COVINGTON, Ky. (Joe Webb) - Covington found a new purpose for an abandoned landmark.
The long-vacant "Lincoln-Grant School" in Covington is coming back to life with a new purpose. Covington's first school for African-American students is about to get back in the education business but in an innovative, new way. Developer Kimberly Stephenson was convinced she was unlocking a lot more than an 85-year-old art deco building at 8th and Greenup.
Stephenson, VP of Marian Group, said, "We really have a love for re-purposing abandoned historical structures and trying to bring their historic beauty back to life in a way that will be useful to the community."
Covington's traditional African-American school closed in 1976 and has been vacant since 2004. The Marian Group hopes to turn the mess of dust and peeling paint into what is called a "Scholar House," 45 apartments for low-income single parents who are enrolled in college.
Florence Tandy, with the Northern Kentucky Community Action Commission, said, "We'll have support service, academic services, childcare availability, after school care availability and supportive services for the whole family."
Summer McClanahan just earned her GED and will be enrolling in business management at Gateway. She hoped to move in when they were finished. The $11 million renovation will turn the originally 1931 school building into apartments, offices and restore the auditorium for community use. A second building will be built on the back next to renovated basketball courts and ball field. It's more than just single-parent student housing. It also provides a supportive network in the housing community so that parents support each other and supporting the kids.The kids learned the importance of education along with the process.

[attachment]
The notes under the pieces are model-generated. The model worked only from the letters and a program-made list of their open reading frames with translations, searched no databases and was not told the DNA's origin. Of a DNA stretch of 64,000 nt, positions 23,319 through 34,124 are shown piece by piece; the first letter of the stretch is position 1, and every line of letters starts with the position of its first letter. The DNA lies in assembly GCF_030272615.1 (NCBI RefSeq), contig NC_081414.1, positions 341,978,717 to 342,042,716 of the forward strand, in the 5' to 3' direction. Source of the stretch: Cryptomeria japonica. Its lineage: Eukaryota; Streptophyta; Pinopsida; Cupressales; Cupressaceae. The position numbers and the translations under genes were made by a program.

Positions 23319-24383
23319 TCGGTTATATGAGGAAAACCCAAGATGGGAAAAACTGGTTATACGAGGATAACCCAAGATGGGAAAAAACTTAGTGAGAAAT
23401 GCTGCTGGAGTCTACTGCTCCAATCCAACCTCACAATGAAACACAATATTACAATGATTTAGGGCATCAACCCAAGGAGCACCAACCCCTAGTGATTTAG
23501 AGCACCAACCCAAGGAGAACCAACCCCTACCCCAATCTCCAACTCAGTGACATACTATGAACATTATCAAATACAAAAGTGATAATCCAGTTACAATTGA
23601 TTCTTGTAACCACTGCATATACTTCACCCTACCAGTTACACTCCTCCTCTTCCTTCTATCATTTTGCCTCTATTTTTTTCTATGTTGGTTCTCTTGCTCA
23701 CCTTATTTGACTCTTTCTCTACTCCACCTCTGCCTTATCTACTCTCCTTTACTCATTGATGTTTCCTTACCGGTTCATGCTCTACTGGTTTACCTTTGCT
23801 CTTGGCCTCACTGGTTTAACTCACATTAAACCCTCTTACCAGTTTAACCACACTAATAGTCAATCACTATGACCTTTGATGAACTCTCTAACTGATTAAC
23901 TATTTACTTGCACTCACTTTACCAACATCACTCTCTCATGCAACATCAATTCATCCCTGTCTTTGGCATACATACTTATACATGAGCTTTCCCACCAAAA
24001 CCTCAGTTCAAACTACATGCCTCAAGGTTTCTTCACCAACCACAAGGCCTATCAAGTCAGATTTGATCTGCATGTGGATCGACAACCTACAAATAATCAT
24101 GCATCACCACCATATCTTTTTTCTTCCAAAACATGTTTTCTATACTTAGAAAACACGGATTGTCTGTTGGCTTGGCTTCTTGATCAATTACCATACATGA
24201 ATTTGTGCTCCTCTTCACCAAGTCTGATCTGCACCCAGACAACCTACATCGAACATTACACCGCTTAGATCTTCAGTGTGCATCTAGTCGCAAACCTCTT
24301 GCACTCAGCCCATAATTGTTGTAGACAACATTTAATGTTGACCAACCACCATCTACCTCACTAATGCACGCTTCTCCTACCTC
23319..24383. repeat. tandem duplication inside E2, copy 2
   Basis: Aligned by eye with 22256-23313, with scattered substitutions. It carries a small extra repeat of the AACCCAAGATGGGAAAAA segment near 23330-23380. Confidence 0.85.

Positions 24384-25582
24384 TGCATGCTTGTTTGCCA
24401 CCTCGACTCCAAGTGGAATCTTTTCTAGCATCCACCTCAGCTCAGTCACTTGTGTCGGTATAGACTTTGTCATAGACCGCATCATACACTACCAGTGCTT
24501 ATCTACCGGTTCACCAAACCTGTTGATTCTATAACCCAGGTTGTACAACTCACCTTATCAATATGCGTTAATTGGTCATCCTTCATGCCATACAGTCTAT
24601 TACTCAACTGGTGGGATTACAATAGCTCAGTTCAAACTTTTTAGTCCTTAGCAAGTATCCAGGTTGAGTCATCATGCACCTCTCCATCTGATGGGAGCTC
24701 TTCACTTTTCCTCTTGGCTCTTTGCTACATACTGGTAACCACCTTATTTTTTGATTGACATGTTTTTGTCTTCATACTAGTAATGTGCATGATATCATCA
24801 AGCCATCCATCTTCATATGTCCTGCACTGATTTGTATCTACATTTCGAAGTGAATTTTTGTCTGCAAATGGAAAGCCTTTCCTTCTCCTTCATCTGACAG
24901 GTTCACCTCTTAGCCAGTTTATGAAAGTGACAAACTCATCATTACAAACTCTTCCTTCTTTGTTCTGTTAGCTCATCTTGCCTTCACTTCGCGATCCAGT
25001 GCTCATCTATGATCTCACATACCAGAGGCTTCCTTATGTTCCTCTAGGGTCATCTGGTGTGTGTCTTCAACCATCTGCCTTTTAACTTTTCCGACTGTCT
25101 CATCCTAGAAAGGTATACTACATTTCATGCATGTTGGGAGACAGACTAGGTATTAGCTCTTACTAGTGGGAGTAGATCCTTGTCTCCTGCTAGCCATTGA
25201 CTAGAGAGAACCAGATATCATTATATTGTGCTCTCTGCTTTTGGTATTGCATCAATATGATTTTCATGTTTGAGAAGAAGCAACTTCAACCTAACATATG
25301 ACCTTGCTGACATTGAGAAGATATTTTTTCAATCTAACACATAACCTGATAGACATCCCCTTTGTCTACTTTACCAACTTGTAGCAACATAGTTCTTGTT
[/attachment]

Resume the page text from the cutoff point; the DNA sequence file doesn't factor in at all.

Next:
The Covington site will be the Marian Group's 6th Scholar House project. They've seen the concept help break the cycle of poverty. And it brings back to life an abandoned landmark so it can continue to be an anchor in Covington's Eastside.
The construction project is in full swing. They hope to have the first families moving in by late 2016.
The scholar house will have 39 two bedroom apartments and six, 3-bedroom units on the Covington campus. A similar complex opened fall 2015 in Newport and is run by the Brighton Center.